April 2021 Pension Finance Update

Pensions finances held steady in April, as higher stock markets offset lower interest rates.

Pension finances held steady in April, as higher stock markets offset lower interest rates. Both model plans we track[1] improved less than 1% last month. Through the first four months of 2021, Plan A is now up 12%, while the more conservative Plan B has improved 3% this year: 


Stocks built on a solid first quarter with their best month of the year in April. A diversified stock portfolio gained 4% in April and is now up more than 10% for the year: 

Interest rates fell by more than 0.10% in April while credit spreads continued to narrow. As a result, bonds gained 1%-3% last month but remain down 4%-7% for the year, with long duration bonds performing worst. 

Overall, our traditional 60/40 portfolio gained 3% during April and is now up 4% for the year, while the conservative 20/80 portfolio gained 2% in April and is now down 2% for the year. 


Pension liabilities (for funding, accounting, and de-risking purposes) are driven by market interest rates. The first graph below compares our Aa GAAP spot yield curve at December 31, 2020 and April 30, 2021, and it also shows the movement in the curve last month. The second graph below shows our estimate of movements in effective GAAP discount rates for pension obligations of various duration during 2021 so far:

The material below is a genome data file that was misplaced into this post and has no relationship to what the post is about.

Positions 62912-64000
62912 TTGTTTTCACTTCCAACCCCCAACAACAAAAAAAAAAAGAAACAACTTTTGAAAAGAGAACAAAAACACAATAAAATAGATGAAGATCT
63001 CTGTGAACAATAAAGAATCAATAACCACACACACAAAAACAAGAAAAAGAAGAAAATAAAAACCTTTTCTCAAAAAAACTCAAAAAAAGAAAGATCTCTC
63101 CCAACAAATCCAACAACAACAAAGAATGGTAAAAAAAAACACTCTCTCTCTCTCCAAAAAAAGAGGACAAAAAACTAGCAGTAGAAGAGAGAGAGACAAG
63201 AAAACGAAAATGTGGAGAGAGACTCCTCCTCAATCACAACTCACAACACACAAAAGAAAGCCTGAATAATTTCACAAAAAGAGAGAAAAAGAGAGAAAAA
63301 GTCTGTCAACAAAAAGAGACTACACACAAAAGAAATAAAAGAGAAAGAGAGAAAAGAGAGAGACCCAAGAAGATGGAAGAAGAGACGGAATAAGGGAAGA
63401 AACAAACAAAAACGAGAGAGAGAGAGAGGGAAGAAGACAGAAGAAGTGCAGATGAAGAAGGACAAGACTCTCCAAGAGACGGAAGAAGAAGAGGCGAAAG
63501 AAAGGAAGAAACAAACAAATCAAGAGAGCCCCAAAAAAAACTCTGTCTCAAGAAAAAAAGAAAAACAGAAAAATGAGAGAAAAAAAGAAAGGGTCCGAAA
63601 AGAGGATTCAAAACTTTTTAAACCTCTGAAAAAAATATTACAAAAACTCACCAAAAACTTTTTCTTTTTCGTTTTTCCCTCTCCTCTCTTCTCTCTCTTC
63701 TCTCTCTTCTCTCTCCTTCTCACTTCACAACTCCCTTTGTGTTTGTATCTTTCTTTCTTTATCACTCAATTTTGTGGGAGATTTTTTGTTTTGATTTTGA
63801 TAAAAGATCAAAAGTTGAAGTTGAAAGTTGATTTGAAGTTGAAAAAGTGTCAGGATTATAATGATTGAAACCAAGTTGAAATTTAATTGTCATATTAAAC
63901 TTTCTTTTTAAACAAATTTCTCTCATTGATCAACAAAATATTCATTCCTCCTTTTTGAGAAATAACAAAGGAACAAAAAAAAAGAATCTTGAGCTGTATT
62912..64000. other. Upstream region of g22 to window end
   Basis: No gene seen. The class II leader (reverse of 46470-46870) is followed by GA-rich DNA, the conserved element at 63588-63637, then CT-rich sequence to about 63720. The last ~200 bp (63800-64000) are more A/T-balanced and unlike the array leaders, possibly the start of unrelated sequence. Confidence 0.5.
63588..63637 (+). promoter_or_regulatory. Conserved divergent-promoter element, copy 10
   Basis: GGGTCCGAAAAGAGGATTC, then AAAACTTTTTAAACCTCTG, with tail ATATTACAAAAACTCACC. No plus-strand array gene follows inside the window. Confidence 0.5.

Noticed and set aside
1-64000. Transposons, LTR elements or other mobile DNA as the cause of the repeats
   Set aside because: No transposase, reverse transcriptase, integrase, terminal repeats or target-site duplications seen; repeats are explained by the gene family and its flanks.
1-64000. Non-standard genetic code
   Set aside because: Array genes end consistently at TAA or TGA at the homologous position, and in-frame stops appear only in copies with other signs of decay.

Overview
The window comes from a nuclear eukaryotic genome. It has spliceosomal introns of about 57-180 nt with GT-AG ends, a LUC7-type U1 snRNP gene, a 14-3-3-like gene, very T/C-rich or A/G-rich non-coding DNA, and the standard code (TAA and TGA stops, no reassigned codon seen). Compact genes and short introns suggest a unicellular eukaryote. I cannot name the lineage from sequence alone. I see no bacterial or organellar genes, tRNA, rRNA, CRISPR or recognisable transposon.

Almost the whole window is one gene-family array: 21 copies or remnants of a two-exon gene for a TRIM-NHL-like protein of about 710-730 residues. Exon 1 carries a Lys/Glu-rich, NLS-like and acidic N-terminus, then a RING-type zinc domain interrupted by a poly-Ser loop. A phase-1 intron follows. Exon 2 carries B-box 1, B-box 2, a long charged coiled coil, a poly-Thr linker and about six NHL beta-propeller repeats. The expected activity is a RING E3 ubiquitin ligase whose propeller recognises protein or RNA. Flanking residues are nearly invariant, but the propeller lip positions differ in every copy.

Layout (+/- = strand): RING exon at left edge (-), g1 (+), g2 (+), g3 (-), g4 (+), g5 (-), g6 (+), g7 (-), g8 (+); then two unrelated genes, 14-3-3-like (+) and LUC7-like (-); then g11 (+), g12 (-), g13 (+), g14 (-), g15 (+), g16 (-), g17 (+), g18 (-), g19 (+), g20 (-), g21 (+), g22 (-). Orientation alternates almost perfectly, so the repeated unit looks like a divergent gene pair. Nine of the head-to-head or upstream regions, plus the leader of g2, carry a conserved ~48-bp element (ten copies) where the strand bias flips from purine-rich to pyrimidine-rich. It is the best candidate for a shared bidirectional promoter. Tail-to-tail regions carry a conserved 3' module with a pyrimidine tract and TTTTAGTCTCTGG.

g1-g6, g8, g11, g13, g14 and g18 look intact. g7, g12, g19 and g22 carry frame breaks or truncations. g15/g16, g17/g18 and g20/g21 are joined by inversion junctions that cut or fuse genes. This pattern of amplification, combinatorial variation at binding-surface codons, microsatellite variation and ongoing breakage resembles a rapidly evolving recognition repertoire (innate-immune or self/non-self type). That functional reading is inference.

Corporate bond yields fell more than 0.10% in April, but they remain up more than 0.50% since the end of 2020. As a result, pension liabilities rose 2%-3% during the month and are now down 5%-9% for the year, with long duration plans seeing the largest declines. 


The reversal in interest rates in April put a halt to shrinking pension liabilities this year, but continued strong stock markets enabled plans to protect recent gains in the face of lower rates. The graphs below show the movement of assets and liabilities for our model plans during the first four months of 2021: 

Looking Ahead 

Pension funding relief was signed into law during March. The new law substantially relaxes funding requirements over the next several years, providing welcome breathing room for beleaguered pension sponsors. 

Discount rates moved higher again last month. We expect most pension sponsors will use effective discount rates in the 2.8%-3.3% range to measure pension liabilities right now. 

The table below summarizes rates that plan sponsors are required to use for IRS funding purposes for 2021, along with estimates for 2022, reflecting the new law (ARPA). Pre-relief, both 24-month averages and December ‘spot’ rates, which are still required for some calculations, such as PBGC premiums, are also included. 

[1] Plan A is a traditional plan (duration 12 at 5.5%) with a 60/40 asset allocation, while Plan B is a largely retired plan (duration 9 at 5.5%) with a 20/80 allocation with a greater emphasis on corporate and long-duration bonds. We assume overhead expenses of 1% of plan assets per year, and we assume the plans are 100% funded at the beginning of the year and ignore benefit accruals, contributions, and benefit payments in order to isolate the financial performance of plan assets versus liabilities.